Suggested solution  Migrant workers The Federal and Provincial governments have expressed that migrant workers are “essential” and yet they must be isolated for the 14 day period.  England has testing available for the Covid-19/Coronavirus which merely takes half an hour. 3  Could the government obtain these tests for migrant workers ensuring they are available for work?  Could the 14 days isolation be reduced to a 7 day isolation to ensure no residue of the virus?  This may assist farmers who are in need of the migrant workers and ease some of the pressure on the food chain. Canneries4  The province should encourage the construction and operation of canneries and could initiate grants and/or interest free loans to accomplish this, as it was the previous government’s initiative to shutter the small canneries and fruit/vegetable processing.  This, as with the meat processing plants, could eliminate a bottle-neck in the food chain because it wouldn’t rely on merely a few plants in a few selected areas and/or transport into Ontario. Transport See 3 Harvesting Migrant workers are needed to ensure the harvest is successful for fruit and some vegetables.  Other farm crops such as hay, wheat, soy, etc., also need to be harvested by the farmers for feed for animals as well as human consumption.  More and more farmers are looking for farm hands to assist with this therefore the province could look to those receiving E.I. benefits to fill in these gaps. Direct sales Many farmers have direct sales at farmer’s markets and road side kiosks.  Hand sanitizer and/or gloves could be used and/or made available for these efforts. There would also be the need for plastic and/or paper bags to continue for the customer’s use. Farmers and their businesses are and should be considered essential now and in future.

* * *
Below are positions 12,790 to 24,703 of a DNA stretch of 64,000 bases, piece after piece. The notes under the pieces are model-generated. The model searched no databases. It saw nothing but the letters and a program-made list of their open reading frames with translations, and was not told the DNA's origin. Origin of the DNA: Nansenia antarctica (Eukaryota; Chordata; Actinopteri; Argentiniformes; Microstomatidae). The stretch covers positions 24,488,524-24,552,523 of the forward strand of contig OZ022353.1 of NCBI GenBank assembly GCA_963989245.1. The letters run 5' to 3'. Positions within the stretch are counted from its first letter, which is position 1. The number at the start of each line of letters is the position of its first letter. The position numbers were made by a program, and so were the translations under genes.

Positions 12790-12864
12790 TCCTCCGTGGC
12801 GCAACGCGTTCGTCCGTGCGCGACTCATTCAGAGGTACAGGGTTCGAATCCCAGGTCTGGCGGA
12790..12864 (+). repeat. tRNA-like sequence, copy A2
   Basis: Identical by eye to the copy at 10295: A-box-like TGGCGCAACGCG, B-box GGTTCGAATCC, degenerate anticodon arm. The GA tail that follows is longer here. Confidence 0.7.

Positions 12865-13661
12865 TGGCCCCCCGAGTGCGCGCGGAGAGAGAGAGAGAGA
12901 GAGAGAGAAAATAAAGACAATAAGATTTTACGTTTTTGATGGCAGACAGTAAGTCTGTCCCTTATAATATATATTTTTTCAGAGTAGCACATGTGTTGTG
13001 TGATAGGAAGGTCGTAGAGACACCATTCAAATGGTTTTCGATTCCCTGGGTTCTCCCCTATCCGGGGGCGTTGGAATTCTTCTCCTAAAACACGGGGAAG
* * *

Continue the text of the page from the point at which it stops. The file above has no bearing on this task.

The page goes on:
1. Borders between Canada and U.S. being closed, not only to non-essential travel, but eventually to essential travelers such as transport.  Provincial borders being closed to essential transport of goods and/or the eventual quarantine of transport drivers and the goods5 (re – contamination and transfer of the virus from one jurisdiction to another).

 Suggested solution  There is potential that an essential worker, who is crossing U.S.- Canada and/or provincial borders, will be positive with the virus.  With that potential it would be remiss for the provincial and federal governments not to restrict even “essential” workers, such as truck drivers, couriers, etc.  Therefore, would it not be in the best interest of the province to make the half hour test kits available at the borders, ensuring that there is no cross-border infections?  This could elevate the potential of shipments being destroyed and/or community transfer between jurisdictions.  Everyone wants to ensure the food chain is protected for the benefit of the residents of Ontario and Canada.

  1. Cattle, chicken, pork farmers, etc., are realizing the price of beef/meat is going up (supply and demand) and yet they are looking at difficulties of transport to end users, with fears that if one person in the meat processing plant is struck down with the virus the entire plant must be closed.6